Chicks in garage with van and tractor - too many fumes???

Discussion in 'Raising Baby Chicks' started by aart, Dec 15, 2013.

  1. aart

    aart Chicken Juggler! Premium Member

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    Plan on doing a hatch in February and want to brood chicks (after 3 weeks in house) in the attached garage but am concerned about fumes from the tractor and van.

    Brooder will be a refrigerator box with mesh top, ceramic heater hanging inside.

    I don't drive a lot, but would starting the van and pulling out, then closing garage door...then the return trip create enough fumes to asphyxiate chicks? Same scenario with tractor/snow thrower.

    Any thoughts??
     
  2. Egghead_Jr

    Egghead_Jr Overrun With Chickens

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    Your garage appears to have a lot of area with room for tractor, car, snow blower and room for refrigerator and the lot. I'm completely jealous. Especially after the 8 inches of snow last night here.

    With that kind of air volume I think you'd have to leave the car and tractor running while getting sidetracked on the phone with that relative who doesn't understand social ques like "I'm about to head out the door." or "I'm running late to pick up the kids." You know the one I'm talking about, we've all got at least one. My partner has one that would keep babbling even if I said "The house is on fire!"

    Air exchange for garage doors opening is very significant. I'd not worry about it.



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  3. Ridgerunner

    Ridgerunner Chicken Obsessed

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    It’s going to depend on how much air exchange you have, how big the garage is, and how well your vehicles are tuned. A poorly tuned vehicle can put out some nasty fumes.

    A bird’s respiratory system is more sensitive than a human’s. Miners often carry canaries down in the mines with them. If the bird dies, it’s time to get out because the air is bad, maybe even becoming explosive. People disarming “chemical” weapons often keep birds in cages with them for the same reasons. If the bird dies, get out!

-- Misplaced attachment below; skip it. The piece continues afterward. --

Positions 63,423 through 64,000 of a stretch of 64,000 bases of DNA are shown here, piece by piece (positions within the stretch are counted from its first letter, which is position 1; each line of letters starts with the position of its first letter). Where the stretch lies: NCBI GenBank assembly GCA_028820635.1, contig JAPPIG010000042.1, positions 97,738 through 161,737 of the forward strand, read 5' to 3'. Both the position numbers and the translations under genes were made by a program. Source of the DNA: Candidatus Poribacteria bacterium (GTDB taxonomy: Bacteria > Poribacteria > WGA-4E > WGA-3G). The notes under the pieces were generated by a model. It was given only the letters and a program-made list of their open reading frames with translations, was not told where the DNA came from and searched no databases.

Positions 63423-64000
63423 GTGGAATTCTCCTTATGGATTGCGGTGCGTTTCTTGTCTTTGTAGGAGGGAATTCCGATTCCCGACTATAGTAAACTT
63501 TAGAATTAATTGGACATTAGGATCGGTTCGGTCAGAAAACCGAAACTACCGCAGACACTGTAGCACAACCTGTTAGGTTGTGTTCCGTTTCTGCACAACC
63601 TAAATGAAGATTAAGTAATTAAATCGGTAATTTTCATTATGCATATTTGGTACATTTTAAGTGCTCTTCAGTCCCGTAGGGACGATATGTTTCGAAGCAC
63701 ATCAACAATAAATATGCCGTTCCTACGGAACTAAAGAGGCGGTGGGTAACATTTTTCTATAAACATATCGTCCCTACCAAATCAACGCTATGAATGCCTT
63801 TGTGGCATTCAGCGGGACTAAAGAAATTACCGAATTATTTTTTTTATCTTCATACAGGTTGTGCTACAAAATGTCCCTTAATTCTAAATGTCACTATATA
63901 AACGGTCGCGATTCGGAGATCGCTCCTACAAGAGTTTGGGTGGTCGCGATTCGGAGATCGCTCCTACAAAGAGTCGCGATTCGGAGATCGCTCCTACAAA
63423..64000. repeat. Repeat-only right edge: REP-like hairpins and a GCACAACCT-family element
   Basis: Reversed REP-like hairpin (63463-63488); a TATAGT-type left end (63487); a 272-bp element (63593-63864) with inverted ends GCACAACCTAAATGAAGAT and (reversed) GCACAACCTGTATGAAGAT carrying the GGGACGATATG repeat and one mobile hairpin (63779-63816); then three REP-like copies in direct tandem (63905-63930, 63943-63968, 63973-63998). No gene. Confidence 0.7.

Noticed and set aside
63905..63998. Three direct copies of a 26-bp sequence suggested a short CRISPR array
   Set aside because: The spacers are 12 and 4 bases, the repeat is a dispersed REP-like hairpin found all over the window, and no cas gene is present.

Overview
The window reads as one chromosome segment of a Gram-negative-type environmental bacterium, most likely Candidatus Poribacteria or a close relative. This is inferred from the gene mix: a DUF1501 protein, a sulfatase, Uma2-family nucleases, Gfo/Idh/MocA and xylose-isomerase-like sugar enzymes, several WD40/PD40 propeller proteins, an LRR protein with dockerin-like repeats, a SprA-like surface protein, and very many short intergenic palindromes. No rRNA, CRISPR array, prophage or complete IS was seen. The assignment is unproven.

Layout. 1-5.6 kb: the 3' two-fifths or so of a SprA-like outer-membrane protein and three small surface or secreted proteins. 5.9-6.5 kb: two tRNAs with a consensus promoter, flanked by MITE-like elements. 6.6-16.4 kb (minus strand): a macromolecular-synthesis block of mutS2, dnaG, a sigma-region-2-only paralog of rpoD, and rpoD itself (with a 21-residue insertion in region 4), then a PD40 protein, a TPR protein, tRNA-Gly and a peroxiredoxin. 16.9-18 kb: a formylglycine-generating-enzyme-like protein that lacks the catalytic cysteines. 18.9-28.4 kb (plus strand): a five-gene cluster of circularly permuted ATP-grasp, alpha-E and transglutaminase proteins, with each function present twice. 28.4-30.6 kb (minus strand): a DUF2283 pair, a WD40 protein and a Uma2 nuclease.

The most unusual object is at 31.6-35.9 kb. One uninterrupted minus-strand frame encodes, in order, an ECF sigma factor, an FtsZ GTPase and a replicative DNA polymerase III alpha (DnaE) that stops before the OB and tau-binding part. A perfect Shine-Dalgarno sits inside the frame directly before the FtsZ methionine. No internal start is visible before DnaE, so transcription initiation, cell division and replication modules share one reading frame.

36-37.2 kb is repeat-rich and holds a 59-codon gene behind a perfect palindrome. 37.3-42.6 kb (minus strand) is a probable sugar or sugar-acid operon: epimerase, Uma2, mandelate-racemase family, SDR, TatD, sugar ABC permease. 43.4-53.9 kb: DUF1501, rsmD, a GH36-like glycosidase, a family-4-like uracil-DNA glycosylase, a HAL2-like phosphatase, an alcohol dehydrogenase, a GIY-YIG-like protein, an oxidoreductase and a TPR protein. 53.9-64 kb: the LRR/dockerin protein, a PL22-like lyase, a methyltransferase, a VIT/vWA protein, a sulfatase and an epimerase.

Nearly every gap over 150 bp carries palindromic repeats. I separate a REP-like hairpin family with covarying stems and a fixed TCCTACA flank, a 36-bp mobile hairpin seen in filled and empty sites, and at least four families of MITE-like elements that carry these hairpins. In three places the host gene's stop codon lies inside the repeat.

Will you be OK brooding in there? Probably. Many people do. Just take the reasonable precaution of not leaving the vehicles running in there for extended periods of time like Egghead mentioned.
     
  4. aart

    aart Chicken Juggler! Premium Member

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    Thanks for your feedback folks.

    Am aware birds are very sensitive to respiratory intoxicants, have had house pet birds in the past...why I asked, hoping someone who had actually done this would respond.

    Not sure I want to take the risk, may have to leave the van outside and hope we don't get more than a few inches of snow end of March. Would hate to wash away 6 weeks of effort, not to mention living beings, for the sake of convenience.

    I have a generous two bay garage, 24' x 24' x 8 1/2' ceiling, in lower level of walkout ranch house, two powered doors.
    One bay for 2005 Chrysler T&C van, the front half of other bay holds my 1987 John Deere 216 L&G Tractor that mows and throws. Adding the fridge box brooder would take up half the back part of the tractor bay...which would put it close to the exhaust end of the van.

    Van is in good shape, stored backed into garage. Tractor is old and doesn't burn incredibly clean, but the exhaust is very close to door.

    I don't idle the vehicles in the garage, unless the tractor battery dies and needs jumping, nor do I chat on the phone in the van...lol.
     
  5. Mahlzeit

    Mahlzeit Chillin' With My Peeps

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    I would just open the garage door before starting your vehicle. If you start it get in and pull it out of garage while the door is open I don't see how it could build up enough fumes to harm your chicks.
     
  6. chickensinwasillaAK

    chickensinwasillaAK Chillin' With My Peeps

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    Well, I'm in Alaska and in February it can easily be -30, so I don't open the door before starting. I have both a gas car and a diesel truck and run brooders in the garage. I start the car, hit the button. With an 8x10 door, it changes the air in the garage pretty fast. Just be aware that everything and I mean everything will be covered in dust. Every surface will have dust, no matter how big the garage is. Tolerable in the garage, would hate it in the house.
     
  7. aart

    aart Chicken Juggler! Premium Member

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    Ahhhh.....Thanks for sharing your experience!

    Got dust on everything anyway.

    What kind of a brooder do you use?
     

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